The federal government has failed Australian agriculture on a number of fronts over its eight long years.
Just overnight we were reminded of one of those failures, the biosecurity failure of the Ruby Princess fiasco.
Then there is this disastrous oversight of our chronic agriculture workforce shortages and its failure to act on the National Agricultural Workforce Strategy, which was handed to the government in October 2020.
Of course, there is the ongoing failure to address the impacts of climate change on Australian agriculture.
Let's start with biosecurity. Australia's biosecurity system underpins more than $65 billion in agricultural production, $53 billion in agriculture exports, $42 billion in relation to the country's inbound tourism and 1.6 million Australian jobs across the supply chain, so getting biosecurity right is of critical importance.
But there are currently three reports on the public record highlighting the Morrison government's comprehensive mismanagement of biosecurity.
The Inspector-General of Biosecurity, in her review report of 2020-21, concluded that Australia's biosecurity system is not strong enough to cope with expected risks over the next five years—crickets from the government.
Then there's the Auditor-General's report into Australia's biosecurity regime.
This report highlights key areas of concern around compliance and failure to enforce penalties—crickets.
And now, just this week, another report by the Inspector-General of Biosecurity in relation to the Ruby Princess cruise ship. This report details the federal government's 'crucial error' of not interviewing passengers.
But the failure goes beyond human error.
The Inspector-General was crystal clear that pre-existing shortcomings contributed to this biosecurity failure that unleashed COVID upon Australia.
Let's be clear: the Morrison government's failure to contain the biosecurity threat of the Ruby Princess resulted in preventable deaths in my state.
Tasmania's first three coronavirus fatalities were passengers aboard the Ruby Princess who were permitted to disembark in Sydney and then come home.
At least 11 deaths were linked to this outbreak, which occurred upon their admission to Tasmania's North West Regional Hospital. These deaths did not need to happen. They were preventable.
The Ruby Princess debacle occurred relatively early.
We accept that we were all still learning how to deal with the pandemic.
But it should have set off the alarm bells for the government on the importance of quarantine.
It should have had the Prime Minister scrambling to establish fit-for-purpose national quarantine where the virus could be contained, instead of relying on motels and hotels.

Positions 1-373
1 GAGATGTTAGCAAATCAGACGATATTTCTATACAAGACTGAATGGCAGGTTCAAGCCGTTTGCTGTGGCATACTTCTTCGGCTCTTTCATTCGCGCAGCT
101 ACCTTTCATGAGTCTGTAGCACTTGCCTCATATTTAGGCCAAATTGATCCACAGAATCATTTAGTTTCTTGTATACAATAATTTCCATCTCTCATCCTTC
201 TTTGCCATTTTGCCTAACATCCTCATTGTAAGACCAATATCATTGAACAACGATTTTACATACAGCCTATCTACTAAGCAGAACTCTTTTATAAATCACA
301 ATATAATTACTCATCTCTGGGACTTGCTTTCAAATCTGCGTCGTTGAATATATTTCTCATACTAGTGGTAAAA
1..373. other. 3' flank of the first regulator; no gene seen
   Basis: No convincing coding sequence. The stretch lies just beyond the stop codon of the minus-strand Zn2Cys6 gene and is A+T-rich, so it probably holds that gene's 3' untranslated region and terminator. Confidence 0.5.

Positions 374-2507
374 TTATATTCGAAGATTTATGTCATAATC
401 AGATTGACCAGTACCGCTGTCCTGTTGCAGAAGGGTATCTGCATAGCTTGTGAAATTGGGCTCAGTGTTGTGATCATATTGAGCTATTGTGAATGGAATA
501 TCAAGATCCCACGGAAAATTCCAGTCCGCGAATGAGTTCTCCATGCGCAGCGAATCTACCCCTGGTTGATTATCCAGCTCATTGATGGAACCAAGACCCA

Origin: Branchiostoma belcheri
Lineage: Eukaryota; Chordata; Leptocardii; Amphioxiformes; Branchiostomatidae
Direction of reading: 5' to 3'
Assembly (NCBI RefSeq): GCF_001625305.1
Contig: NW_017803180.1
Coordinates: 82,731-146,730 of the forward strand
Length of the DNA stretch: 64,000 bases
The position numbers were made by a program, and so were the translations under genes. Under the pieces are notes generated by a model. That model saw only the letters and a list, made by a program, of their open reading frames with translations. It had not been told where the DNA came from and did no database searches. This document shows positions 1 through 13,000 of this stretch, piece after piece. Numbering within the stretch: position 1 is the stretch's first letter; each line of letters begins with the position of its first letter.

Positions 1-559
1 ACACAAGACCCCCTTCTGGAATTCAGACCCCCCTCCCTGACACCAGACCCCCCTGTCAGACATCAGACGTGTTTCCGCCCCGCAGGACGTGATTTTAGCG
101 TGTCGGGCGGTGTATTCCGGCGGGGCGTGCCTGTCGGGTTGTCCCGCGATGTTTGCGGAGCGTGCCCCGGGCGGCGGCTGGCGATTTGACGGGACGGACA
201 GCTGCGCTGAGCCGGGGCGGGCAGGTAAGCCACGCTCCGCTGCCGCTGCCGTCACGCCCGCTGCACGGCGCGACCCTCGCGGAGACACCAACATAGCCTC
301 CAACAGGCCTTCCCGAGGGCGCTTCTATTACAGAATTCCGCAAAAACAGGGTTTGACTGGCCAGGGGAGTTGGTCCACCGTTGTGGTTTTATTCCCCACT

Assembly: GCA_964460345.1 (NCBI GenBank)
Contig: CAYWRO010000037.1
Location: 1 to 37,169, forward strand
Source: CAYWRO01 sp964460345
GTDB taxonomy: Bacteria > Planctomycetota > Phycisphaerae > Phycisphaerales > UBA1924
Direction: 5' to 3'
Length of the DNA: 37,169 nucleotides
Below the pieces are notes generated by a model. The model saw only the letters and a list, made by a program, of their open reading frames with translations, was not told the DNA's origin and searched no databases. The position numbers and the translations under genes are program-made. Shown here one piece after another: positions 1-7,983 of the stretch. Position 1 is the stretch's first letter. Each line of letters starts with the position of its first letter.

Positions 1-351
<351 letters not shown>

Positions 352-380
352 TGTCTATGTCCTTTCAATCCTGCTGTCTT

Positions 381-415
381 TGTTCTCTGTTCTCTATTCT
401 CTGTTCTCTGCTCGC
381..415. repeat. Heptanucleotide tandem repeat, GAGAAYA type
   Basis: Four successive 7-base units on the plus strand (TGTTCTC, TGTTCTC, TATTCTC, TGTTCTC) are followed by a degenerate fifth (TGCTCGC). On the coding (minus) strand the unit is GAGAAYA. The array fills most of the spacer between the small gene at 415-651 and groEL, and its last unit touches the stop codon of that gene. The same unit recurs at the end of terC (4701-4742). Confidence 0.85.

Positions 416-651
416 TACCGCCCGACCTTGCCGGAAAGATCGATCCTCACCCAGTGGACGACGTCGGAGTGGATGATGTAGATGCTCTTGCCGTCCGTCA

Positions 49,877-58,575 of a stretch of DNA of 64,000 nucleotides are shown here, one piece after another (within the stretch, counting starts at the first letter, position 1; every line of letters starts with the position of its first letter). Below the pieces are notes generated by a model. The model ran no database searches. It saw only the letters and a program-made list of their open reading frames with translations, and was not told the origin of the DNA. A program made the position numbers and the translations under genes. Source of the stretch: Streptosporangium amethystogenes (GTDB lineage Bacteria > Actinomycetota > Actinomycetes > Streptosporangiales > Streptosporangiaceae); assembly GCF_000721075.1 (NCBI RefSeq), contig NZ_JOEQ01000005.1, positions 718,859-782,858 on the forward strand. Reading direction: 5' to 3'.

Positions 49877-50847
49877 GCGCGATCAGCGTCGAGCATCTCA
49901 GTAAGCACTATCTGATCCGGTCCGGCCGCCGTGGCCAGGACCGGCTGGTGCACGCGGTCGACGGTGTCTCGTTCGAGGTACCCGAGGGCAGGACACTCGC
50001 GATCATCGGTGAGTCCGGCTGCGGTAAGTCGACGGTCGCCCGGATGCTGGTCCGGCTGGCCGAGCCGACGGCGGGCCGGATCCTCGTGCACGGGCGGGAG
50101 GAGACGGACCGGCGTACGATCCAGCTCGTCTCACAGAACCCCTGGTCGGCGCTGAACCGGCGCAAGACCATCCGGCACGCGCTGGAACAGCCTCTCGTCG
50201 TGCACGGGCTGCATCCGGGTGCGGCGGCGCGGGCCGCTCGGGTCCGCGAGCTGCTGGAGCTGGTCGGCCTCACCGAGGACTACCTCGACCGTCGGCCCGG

We send animals to federally controlled quarantine centres to keep our primary industries safe, yet this government thinks a lesser standard is acceptable for a virus that kills Australians.
I want to come to the issue of the agricultural workforce, which ranks as one of the government's biggest blunders.
Australian farmers are coming into their second summer under this pandemic.
You'd have thought that after the debacle of last year the government would have sorted out workforce issues, but once again we face the prospect of workforce shortages, produce rotting on the ground and higher prices in the supermarkets.
How can it be that for the second year running the government has allowed this to occur?
Last year, the minister boasted of 25,000 pre-vetted Pacific workers who would help address labour shortages, but in June he had to admit that fewer than 7,000 had made it to Australia.
That's the story of this government: go big on the announcement but go small on the delivery.
And what about the agriculture worker visas, which have long been the Holy Grail of the Nationals' Monty Python show?
Instead of getting serious about developing policies that encourage local employment, addressing working conditions, job security, wages, regional amenities and access to services, this minister and this government always go for the easy option: 'Let's just fly them in.'
But they can't even get that right. Overseas workers can't come in, because the government and the Prime Minister failed to do their two jobs—to deliver national quarantine and to roll out vaccines.
And the government has not explained how it intends to protect overseas workers on visas.
I'd like to talk about climate change, but it looks like I'm running out of time.
This government needs to get serious about climate change as an agricultural issue, because it affects farmers and regional communities much more than it affects those in the inner city.
It's an issue that affects my community.